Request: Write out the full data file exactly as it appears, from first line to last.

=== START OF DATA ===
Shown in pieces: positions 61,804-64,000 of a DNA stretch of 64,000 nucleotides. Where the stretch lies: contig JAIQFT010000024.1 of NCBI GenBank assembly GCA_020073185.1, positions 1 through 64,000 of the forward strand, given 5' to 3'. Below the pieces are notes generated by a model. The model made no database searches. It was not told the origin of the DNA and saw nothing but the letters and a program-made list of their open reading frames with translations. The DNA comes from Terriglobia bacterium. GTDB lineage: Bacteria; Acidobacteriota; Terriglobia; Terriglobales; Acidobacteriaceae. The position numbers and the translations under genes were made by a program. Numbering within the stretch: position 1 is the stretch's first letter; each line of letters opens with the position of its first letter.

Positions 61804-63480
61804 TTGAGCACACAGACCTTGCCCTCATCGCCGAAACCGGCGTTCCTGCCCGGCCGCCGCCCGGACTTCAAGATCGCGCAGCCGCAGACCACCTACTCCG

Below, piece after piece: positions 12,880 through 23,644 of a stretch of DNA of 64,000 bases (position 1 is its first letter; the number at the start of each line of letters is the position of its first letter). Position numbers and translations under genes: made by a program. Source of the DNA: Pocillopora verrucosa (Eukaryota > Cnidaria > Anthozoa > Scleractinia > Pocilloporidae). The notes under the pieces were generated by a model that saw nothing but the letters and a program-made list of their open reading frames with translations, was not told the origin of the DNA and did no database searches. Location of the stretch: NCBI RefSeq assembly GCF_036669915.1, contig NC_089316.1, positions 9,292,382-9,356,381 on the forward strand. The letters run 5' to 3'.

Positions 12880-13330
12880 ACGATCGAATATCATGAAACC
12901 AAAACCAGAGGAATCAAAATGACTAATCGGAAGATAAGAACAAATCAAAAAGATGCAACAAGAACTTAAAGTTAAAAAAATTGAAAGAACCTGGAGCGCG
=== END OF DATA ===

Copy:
Shown in pieces: positions 61,804-64,000 of a DNA stretch of 64,000 nucleotides. Where the stretch lies: contig JAIQFT010000024.1 of NCBI GenBank assembly GCA_020073185.1, positions 1 through 64,000 of the forward strand, given 5' to 3'. Below the pieces are notes generated by a model. The model made no database searches. It was not told the origin of the DNA and saw nothing but the letters and a program-made list of their open reading frames with translations. The DNA comes from Terriglobia bacterium. GTDB lineage: Bacteria; Acidobacteriota; Terriglobia; Terriglobales; Acidobacteriaceae. The position numbers and the translations under genes were made by a program. Numbering within the stretch: position 1 is the stretch's first letter; each line of letters opens with the position of its first letter.

Positions 61804-63480
61804 TTGAGCACACAGACCTTGCCCTCATCGCCGAAACCGGCGTTCCTGCCCGGCCGCCGCCCGGACTTCAAGATCGCGCAGCCGCAGACCACCTACTCCG

Below, piece after piece: positions 12,880 through 23,644 of a stretch of DNA of 64,000 bases (position 1 is its first letter; the number at the start of each line of letters is the position of its first letter). Position numbers and translations under genes: made by a program. Source of the DNA: Pocillopora verrucosa (Eukaryota > Cnidaria > Anthozoa > Scleractinia > Pocilloporidae). The notes under the pieces were generated by a model that saw nothing but the letters and a program-made list of their open reading frames with translations, was not told the origin of the DNA and did no database searches. Location of the stretch: NCBI RefSeq assembly GCF_036669915.1, contig NC_089316.1, positions 9,292,382-9,356,381 on the forward strand. The letters run 5' to 3'.

Positions 12880-13330
12880 ACGATCGAATATCATGAAACC
12901 AAAACCAGAGGAATCAAAATGACTAATCGGAAGATAAGAACAAATCAAAAAGATGCAACAAGAACTTAAAGTTAAAAAAATTGAAAGAACCTGGAGCGCG